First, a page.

Resource requirements of inclusive urban development in India: Insights from ten cities

Ajay Singh Nagpure, Mark Reiner, Anu Ramaswami

Research output: Contribution to journalArticlepeer-review

14 Scopus citations


This paper develops a methodology to assess the resource requirements of inclusive urban development in India and compares those requirements to current community-wide material and energy flows. Methods include: (a) identifying minimum service level benchmarks for the provision of infrastructure services including housing, electricity and clean cooking fuels; (b) assessing the percentage of homes that lack access to infrastructure or that consume infrastructure services below the identified benchmarks; (c) quantifying the material requirements to provide basic infrastructure services using India-specific design data; and (d) computing material and energy requirements for inclusive development and comparing it with current community-wide material and energy flows. Applying the method to ten Indian cities, we find that: 1%-6% of households do not have electricity, 14%-71% use electricity below the benchmark of 25 kWh capita-month-1; 4%-16% lack structurally sound housing; 50%-75% live in floor area less than the benchmark of 8.75 m2 floor area/capita; 10%-65% lack clean cooking fuel; and 6%-60% lack connection to a sewerage system. Across the ten cities examined, to provide basic electricity (25 kWh capita-month-1) to all will require an addition of only 1%-10% in current community-wide electricity use. To provide basic clean LPG fuel (1.2 kg capita-month-1) to all requires an increase of 5%-40% in current community-wide LPG use. Providing permanent shelter (implemented over a ten year period) to populations living in non-permanent housing in Delhi and Chandigarh would require a 6%-14% increase over current annual community-wide cement use. Conversely, to provide permanent housing to all people living in structurally unsound housing and those living in overcrowded housing (<5 m cap-2) would require 32%-115% of current community-wide cement flows. Except for the last scenario, these results suggest that social policies that seek to provide basic infrastructure provisioning for all residents would not dramatically increasing current community-wide resource flows.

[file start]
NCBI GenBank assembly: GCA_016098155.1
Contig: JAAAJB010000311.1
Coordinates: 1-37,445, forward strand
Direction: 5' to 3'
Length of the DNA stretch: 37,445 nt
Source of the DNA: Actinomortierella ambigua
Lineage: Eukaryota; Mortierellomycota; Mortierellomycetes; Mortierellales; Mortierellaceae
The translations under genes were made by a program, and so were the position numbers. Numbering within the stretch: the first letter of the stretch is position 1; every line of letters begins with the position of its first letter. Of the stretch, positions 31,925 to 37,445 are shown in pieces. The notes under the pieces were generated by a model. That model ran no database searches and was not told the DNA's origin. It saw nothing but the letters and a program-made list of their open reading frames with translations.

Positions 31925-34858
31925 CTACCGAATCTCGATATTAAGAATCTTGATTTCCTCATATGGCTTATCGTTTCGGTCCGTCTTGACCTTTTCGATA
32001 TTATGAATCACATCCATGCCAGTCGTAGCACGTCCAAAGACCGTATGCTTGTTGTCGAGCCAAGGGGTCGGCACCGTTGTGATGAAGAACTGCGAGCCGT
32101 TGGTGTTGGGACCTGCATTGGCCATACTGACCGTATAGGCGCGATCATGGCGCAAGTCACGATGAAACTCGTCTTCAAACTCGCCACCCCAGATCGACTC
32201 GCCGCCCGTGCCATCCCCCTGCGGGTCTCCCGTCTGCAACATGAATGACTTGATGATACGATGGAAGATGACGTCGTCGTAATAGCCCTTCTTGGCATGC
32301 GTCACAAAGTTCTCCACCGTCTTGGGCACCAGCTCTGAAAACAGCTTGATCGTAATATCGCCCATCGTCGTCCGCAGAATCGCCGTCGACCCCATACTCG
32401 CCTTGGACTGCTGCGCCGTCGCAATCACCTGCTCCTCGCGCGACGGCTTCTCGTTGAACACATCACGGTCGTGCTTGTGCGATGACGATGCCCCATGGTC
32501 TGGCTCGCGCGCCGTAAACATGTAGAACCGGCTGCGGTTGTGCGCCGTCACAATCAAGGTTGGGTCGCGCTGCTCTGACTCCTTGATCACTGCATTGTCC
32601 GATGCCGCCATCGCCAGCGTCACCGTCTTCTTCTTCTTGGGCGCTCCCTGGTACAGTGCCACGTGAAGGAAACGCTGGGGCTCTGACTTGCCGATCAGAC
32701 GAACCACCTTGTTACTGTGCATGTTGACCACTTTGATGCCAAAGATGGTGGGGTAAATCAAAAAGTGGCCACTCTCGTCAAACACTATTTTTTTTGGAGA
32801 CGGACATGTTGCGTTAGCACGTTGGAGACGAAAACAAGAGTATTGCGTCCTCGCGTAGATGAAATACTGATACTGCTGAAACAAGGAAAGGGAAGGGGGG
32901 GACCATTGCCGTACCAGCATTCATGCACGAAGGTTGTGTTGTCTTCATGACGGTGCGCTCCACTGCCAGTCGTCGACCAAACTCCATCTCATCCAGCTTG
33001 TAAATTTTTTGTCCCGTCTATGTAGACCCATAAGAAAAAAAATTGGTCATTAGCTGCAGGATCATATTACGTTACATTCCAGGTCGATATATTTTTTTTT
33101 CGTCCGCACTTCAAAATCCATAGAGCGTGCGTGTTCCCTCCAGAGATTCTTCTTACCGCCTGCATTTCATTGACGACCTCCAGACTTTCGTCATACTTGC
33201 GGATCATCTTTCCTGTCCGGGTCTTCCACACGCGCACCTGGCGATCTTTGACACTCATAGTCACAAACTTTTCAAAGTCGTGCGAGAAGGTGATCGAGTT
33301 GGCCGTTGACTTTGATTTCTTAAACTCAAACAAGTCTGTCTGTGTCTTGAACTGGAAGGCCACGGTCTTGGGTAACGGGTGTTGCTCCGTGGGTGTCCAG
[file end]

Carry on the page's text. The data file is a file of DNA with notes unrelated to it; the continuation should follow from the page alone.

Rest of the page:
Original languageEnglish (US)
Article number025010
JournalEnvironmental Research Letters
Issue number2
StatePublished - Feb 2018
Externally publishedYes

All Science Journal Classification (ASJC) codes

  • Renewable Energy, Sustainability and the Environment
  • General Environmental Science
  • Public Health, Environmental and Occupational Health


  • clean fuels
  • electricity
  • inclusive development
  • infrastructure
  • material use
  • slum


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